Australian Fairy-Wrens: Maluridae
Striated Grasswren (amytornis Striatus): Species Accounts
Physical characteristics: Striated grasswrens average 5.7 to 6.9 inches (14.5 to 17.5 centimeters) in length. The male weighs between 0.56 and 0.78 ounces (16 and 22 grams). Both males and females are similar in appearance, with russet brown and paler shades of brown and tan on the upperparts and with buff-whitish undersides. They also have russet, reddish, splashes on the sides and a bill that has black whisker marks. The female has chestnut flakes.
Geographic range: Striated grasswrens have populations scattered across Australia, including areas from New South Wales to Western Australia, with a small central area of Queensland for one of its subspecies.
Habitat: Striated grasswrens can be found on sand plains and rocky hills, and throughout the shrubby vegetation of the dry interior land.
Diet: Striated grasswren forage for food on the ground, eating insects, particularly ants and beetles, and seeds. They also have been observed eating cactus flowers and foraging at midnight.
Behavior and reproduction: By nature, the striated grasswren is secretive in its behavior. The birds are poor fliers, hopping instead over open ground with their tails cocked, or with it horizontal when they are traveling through vegetation that is very thick. Striated grasswrens can be found alone, or in small family groups. Their song is melodious with trills and whistles.
Due to the difficulty of observing this bird, their breeding habits have been difficult to define. A clutch has two or three red-spotted, white eggs. Cooperative breeding or help with the nest has not been observed.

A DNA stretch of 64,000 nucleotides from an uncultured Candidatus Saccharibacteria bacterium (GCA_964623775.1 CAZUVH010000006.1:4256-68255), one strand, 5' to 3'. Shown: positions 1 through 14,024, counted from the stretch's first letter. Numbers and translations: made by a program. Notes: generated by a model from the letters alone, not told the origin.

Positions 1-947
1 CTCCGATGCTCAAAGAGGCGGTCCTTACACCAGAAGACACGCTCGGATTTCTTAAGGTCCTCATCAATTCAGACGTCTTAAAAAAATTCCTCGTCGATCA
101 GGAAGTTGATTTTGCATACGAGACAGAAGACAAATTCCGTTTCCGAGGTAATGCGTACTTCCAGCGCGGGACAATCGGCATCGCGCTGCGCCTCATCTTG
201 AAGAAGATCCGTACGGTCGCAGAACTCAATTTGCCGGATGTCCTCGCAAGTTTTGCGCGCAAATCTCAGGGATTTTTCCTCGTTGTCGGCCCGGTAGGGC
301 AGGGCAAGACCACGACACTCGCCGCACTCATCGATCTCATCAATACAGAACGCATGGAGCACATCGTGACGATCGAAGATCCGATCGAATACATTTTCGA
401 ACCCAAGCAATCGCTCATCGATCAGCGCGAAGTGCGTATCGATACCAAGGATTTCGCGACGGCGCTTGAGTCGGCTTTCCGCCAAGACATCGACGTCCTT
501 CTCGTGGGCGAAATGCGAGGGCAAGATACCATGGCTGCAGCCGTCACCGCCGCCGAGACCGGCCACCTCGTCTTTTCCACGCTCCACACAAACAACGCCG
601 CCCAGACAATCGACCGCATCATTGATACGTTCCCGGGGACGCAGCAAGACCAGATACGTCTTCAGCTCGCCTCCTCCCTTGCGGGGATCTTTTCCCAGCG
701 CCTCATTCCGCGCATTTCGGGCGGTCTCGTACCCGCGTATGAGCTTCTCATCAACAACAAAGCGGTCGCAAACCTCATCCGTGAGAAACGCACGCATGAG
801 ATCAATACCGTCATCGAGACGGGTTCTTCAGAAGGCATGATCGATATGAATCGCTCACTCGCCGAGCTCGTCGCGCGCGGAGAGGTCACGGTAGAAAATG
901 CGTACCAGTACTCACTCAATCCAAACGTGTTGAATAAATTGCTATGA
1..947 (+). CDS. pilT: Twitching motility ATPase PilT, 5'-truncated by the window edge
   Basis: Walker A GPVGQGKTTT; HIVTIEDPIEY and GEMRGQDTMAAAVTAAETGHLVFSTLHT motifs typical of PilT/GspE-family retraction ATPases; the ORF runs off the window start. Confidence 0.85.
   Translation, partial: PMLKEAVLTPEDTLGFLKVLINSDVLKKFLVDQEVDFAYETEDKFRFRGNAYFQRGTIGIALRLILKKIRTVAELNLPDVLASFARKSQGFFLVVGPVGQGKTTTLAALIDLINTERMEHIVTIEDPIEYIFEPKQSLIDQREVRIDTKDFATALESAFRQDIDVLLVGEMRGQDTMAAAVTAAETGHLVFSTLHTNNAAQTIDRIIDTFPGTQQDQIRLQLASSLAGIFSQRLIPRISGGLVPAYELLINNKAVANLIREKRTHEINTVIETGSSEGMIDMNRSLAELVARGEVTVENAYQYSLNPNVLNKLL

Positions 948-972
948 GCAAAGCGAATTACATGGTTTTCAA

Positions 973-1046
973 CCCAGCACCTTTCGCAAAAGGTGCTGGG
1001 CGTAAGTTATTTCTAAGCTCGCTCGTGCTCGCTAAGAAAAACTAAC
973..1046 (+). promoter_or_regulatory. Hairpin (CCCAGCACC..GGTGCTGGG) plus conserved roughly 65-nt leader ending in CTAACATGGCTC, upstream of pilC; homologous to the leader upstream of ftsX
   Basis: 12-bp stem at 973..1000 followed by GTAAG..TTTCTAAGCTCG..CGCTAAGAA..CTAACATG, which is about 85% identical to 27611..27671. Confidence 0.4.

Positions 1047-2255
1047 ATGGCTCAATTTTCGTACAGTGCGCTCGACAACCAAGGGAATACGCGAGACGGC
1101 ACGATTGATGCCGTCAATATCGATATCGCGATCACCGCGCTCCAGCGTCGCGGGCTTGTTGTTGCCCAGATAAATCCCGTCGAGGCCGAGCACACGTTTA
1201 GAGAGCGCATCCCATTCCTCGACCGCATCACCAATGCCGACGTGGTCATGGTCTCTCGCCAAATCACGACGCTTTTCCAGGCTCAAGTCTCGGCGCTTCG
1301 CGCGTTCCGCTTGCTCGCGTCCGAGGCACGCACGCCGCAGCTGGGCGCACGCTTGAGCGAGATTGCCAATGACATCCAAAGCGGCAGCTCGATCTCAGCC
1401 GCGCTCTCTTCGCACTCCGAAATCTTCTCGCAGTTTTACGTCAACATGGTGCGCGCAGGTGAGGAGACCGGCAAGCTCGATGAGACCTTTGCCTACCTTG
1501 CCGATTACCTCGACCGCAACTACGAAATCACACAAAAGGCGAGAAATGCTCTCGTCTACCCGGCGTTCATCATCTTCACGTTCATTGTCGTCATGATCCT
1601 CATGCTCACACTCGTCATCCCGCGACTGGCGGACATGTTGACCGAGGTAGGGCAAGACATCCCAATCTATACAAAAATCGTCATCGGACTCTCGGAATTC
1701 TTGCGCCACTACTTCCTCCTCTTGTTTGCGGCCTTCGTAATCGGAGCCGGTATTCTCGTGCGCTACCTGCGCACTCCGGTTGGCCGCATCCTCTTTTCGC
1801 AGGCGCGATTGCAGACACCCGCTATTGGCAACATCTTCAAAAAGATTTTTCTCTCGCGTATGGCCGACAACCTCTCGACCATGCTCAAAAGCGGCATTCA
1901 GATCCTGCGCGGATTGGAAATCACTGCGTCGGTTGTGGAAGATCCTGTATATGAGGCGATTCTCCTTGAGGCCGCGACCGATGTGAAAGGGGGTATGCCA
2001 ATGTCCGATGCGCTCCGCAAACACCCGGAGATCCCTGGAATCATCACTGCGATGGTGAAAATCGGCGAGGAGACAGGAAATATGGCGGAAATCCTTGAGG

Striated grasswrens and people: There is no special significance between striated grasswrens and people. Since this bird is often distributed in areas that can be difficult to travel into, the bird can be difficult to observe.
Conservation status: By the early twenty-first century the striated grasswren had been listed by the New South Wales National Park as Near Threatened, in danger of becoming threatened. Their population and distribution has been severely reduced due destruction of favorable habitat by overgrazing, the introduction of herbivores, as well as predatory cats and foxes, and extensive fires. ∎
FOR MORE INFORMATION
Campbell, Brude, and, Lack, Elizabeth, eds. A Dictionary of Birds. Vermillion, SD: Buteo Books, 1985.
Fisher, James, and Roger Tory Peterson. The World of Birds. Garden City, NJ: Doubleday & Company, Inc., 1964.
Lewis, Adrian, and Derek Pomeroy. A Bird Atlas of Kenya. Lisse, Netherlands: Swets and Zeitlinger, 1988.
Simpson, Ken, and Nicolas Day. The Birds of Australia, A Book of Identification. Dover, NH: Tanager Books, 1984.
Ehrlich , Paul R., David Dobkin, and Darryl Wheye. "Birds, DNA, and Evolutionary Convergence." Stanford Alumni Organization. http://www.stanfordalumni.org/birdsite/text/essays/Birds,_DNA.html (accessed on June 9, 2004).
"Fairywrens & Grasswrens." Monterey Bay. http://www.montereybay.com/creagrus/fairywrens.html (accessed on June 9, 2004).
"Striated Grasswrens." Gluepot's Biological Treasures and Threatened Birds. http://birdsaustralia.com.au/gluepot/threatened.html (accessed on June 9, 2004).
"Striated Grasswrens." Michael Morcombe's Field Guide to Australian Birds. http://www.michaelmorcombe.com.au/striatedgrasswre.html (accessed on June 9, 2004).
- Australian Fairy-Wrens: Maluridae - Splendid Fairy-wren (malurus Splendens): Species Accounts
- Other Free Encyclopedias
Animal Life ResourceBirdsAustralian Fairy-Wrens: Maluridae - Physical Characteristics, Habitat, Behavior And Reproduction, Splendid Fairy-wren (malurus Splendens): Species Accounts - GEOGRAPHIC RANGE, DIET, AUSTRALIAN FAIRY-WRENS AND PEOPLE, CONSERVATION STATUS